An art movement that attempts to strip all elements of artworks or buildings to their basic elements is defined as Minimalism.
The movement emerged in New York in the 1960s. It started as a reaction to artworks produced by Abstract Expressionism artists and modernism and is most prominent in visual arts and architecture.
Some art historians also link the movement to the famous German art school the “Bauhaus” (1919-1933) and the Dutch art movement “De Stijl” (1917-1931).
In architecture, there’s also a link to a Russian movement called “Constructivism,” a movement that aimed to reflect the industrial society into urban spaces.
So who were and are the most famous Minimalist artists? Let’s take a closer look!
1. Donald Judd
Donald Clarence Judd (1928-1994) is a famous Minimalist artist who didn’t consider himself to be such. That’s simply because he didn’t want to be associated with a particular movement.
Today, he’s considered to be one of the pioneers of Minimalism and an important theorist on the matter. He wrote about it, including his work “Specific Objects” (1964).
His works, which revolve mostly around paintings, furniture design, and architecture, can be found all around the world. These include works in galleries and specific locations.
2. Robert Morris
Robert Morris (1931-2018) was an American sculptor. Together with Donald Judd, he is considered to be one of the most important theorists of the Minimalism art movement.
He lived and worked in New York and initially started as a painter. he was inspired by Jackson Pollock (1912-1956), the leading figure of the Abstract Expressionist movement in New York during the 1950s.
When he studied the oeuvre of Cubist artist Marcel Duchamp (1887-1968) he developed his style of sculpture based on the ideals of Minimalism. He also made contributions to the development of Process art, Land Art, and Installation art.
3. Frank Stella
Frank Philip Stella (born 1936) is an American artist with an extensive career in the fields of painting, sculpture, and printmaking. He’s another New York-based artist who was initially influenced by Jackson Pollock.
It was only when he moved to New York City that he changed his style. He avoided the random and expressive use of paint to produce artworks and focused on works produced by Jasper Johns (born 1930), an artist known for his paintings of the American flag.
His art has been exhibited since the 1960s and many retrospectives have been held in the United States and even Europe and Japan. This includes exhibitions at the most famous museums in the world.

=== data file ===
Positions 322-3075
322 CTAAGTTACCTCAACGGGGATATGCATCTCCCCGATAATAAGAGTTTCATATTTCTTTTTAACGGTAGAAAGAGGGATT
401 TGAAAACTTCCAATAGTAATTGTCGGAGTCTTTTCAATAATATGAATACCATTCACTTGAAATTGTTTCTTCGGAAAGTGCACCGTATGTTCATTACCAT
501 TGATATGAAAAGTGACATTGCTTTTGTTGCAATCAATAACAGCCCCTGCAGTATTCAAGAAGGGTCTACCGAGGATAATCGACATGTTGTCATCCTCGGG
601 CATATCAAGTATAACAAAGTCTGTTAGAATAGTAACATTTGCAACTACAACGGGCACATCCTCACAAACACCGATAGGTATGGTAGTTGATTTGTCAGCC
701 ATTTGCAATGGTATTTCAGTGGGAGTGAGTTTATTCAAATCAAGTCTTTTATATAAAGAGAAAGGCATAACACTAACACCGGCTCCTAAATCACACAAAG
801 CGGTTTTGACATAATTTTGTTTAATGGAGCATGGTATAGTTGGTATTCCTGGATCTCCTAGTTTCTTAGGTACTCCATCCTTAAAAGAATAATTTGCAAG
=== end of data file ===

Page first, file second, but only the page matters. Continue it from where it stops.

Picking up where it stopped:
4. Carl Andre
Carl Andre (born 1935) is a Minimalist artist who is world-famous for his so-called “grid format sculptures.” These linear artworks are also associated with artists from De Stijl and the Constructivist movements of the early 20th century.
His most famous artworks consist of outdoor sculptures created at a monumental scale, small works that can be displayed anywhere, and indoor works that are exhibited on the floor.
Regardless of his artworks, he remains a controversial figure in the world of art. That’s because he was acquitted of the death of his wife, fellow artist Ana Mendieta (1948-1985), who fell down 34 floors in 1985 after an argument with him. His exhibits are often met with protestors who don’t believe in his innocence
5. Sol LeWitt
Solomon LeWitt (1928-2007) was an extremely versatile artist who became famous in the 1960s. He was a master of various forms of art, including drawing, printmaking, photography, painting, and installation.
He was one of the leading figures of the Minimalism art movement and Conceptual art. He coined the definition of Conceptual art by stating “In conceptual art, the idea or concept is the most important aspect of the work. The idea becomes a machine that makes the art.”
He was also a very prolific artist, creating over 1,200 wall drawings. He was also an author who wrote over 50 artists’ books. His first biography was written by Larry Bloom and defines his life as it’s titled: “Sol LeWitt: A Life of Ideas.”
6. Dan Flavin
Daniel Nicholas Flavin Jr. (1933-1996) was one of the most famous Minimalist artists in the field of light installations. he used fluorescent lights to create light sculptures that decorate both the interior and exterior of buildings.
He started as an Abstract Expressionist painter who was influenced by this particular art movement in New York City. He briefly worked at the American Museum of Natural History in New York and started working with electric lights to create artworks.
His oeuvre consists of over 750 light installations that can be admired all across the world. His entire career is described in a work called “It Is What It Is: Dan Flavin Since 1964,” which was published in 2004.